A few months back, while playing a game at the lunch table, I discovered that a number of my children believed that butterflies were actually birds. I immediately began questioning this classification. “Birds can sing. Can butterflies?” Some children said yes without hesitation (one even sang like a butterfly). Others explained, “Birds don’t have to sing if they don’t want to.” I tried again, “Birds have feathers. Do butterflies have feathers?” Again, some children said yes. Others were quick to explain, “Not all birds have feathers. Lightning bugs don’t either, and they’re birds.” It was clear that I was fighting a losing battle.
My children were absorbed with the romance of spring: it had been months since they heard birds singing for them in the morning, and butterflies drinking from flowers. Birds and butterflies both appear to fly effortlessly. They did not care about the difference between scales and feathers, or metamorphosis. In order to help my children get to the truth about birds, I had to let go of a lot of my personal beliefs about truths. I worked hard for my A in high school Biology, and I knew without a shadow of a doubt that butterflies were insects and not birds. But, the biological classification did not matter to them. They had a different understanding of the truth.
In order for my children to experience this truth, they needed to fully explore birds. They watched birds come to the feeder right outside our window. They listened for bird songs on hikes. They searched for nests. They sang like birds. They read books about birds, and told stories about birds. They made a nest, dressed up like birds, and escaped into their imaginative birdland.
Now, when I ask them if butterflies are birds, most of them say no. I claim no responsibility for this shift in understanding. Only through their play did they really understand what a bird is. Additionally, they now understand what it feels like to be a bird. (Something that I never learned in my biology class…)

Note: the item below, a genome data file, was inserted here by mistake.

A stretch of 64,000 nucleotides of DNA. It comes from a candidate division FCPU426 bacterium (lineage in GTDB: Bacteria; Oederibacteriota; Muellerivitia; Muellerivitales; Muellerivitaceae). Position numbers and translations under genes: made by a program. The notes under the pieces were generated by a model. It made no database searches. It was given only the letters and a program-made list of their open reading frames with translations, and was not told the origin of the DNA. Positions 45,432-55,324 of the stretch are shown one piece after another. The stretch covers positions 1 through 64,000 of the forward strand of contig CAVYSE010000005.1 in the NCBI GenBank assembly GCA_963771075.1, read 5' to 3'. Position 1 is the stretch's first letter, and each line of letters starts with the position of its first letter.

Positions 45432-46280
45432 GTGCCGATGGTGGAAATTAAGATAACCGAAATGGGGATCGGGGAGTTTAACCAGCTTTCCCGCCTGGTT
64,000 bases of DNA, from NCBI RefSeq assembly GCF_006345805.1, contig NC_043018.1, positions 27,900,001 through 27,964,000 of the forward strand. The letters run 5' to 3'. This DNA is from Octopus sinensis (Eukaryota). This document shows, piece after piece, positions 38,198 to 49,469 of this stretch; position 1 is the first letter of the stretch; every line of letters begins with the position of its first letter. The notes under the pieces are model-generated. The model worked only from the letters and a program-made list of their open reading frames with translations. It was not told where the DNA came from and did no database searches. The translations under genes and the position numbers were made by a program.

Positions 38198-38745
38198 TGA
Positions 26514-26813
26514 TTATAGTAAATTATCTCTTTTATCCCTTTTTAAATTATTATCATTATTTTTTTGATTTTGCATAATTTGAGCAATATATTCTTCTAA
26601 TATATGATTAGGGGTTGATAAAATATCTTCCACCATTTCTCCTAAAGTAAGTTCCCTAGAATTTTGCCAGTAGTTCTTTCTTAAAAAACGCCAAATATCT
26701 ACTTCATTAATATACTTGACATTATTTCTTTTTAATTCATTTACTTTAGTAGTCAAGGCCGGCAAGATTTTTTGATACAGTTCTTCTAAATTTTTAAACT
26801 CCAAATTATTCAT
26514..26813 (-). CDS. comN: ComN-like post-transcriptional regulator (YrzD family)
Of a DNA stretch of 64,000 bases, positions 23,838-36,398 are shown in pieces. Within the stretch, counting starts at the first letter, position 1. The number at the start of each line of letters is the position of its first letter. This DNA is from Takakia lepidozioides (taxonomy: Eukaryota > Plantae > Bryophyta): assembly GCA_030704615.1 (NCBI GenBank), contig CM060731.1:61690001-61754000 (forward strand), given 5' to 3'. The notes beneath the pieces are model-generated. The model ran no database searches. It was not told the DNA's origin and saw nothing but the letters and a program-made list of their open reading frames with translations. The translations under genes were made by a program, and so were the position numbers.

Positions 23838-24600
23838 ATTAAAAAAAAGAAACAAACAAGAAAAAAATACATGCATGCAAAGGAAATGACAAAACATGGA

Loris Malaguzzi, the founder of the Emergent Inquiry Approach from Reggio Emilia, Italy, wrote a powerful poem about the way children acquire knowledge. He recognizes that children are born into the world without established truths. In order to eventually develop truths about the world, children need to explore. They need to engage their senses, ask questions, and have time to pretend. By allowing them to keep their sense of wonder, we are not only encouraging them to arrive at truths about the world, we are empowering them to make up their own truths.
On Wednesday, one of our boys brought his chicken, Sunnyside, to our classroom. Our children were quite taken with her. They got to feed her dried mealworms and chase her around the playground. The next day, we had chicken for lunch. I asked about the connection between yesterday’s guest and today’s lunch. I watched the gears turn as one of my children explained, “You take off the feathers and put them in the oven. That’s what we eat.” The rest of our children were satisfied with this answer, but that boy kept thinking. Eventually, he realized that the bird might have to die in order for us to eat it. I asked him if that meant we had to eat Sunnyside. He thought for a long time. Then, he smiled and said, “Nah, I’m just kidding! We eat the feathers.”
The only way we can get to an understanding about the world is through developing a relationship with the things that confuse us. Sometimes, we just have to play with these ideas. We have to submerge ourselves in full-body explorations of concepts to find the truth. At other times, the truth can be too scary, and it’s OK to accept an alternate reality. The truth will emerge when we’re ready to realize it. The most important thing is that we take the time to wrestle, to explore, and to marvel. Truths only matter when we have a relationship with them
-“Before he is told he cannot invent the world, he will explain everything.” -Vivian Paley, Wally’s Stories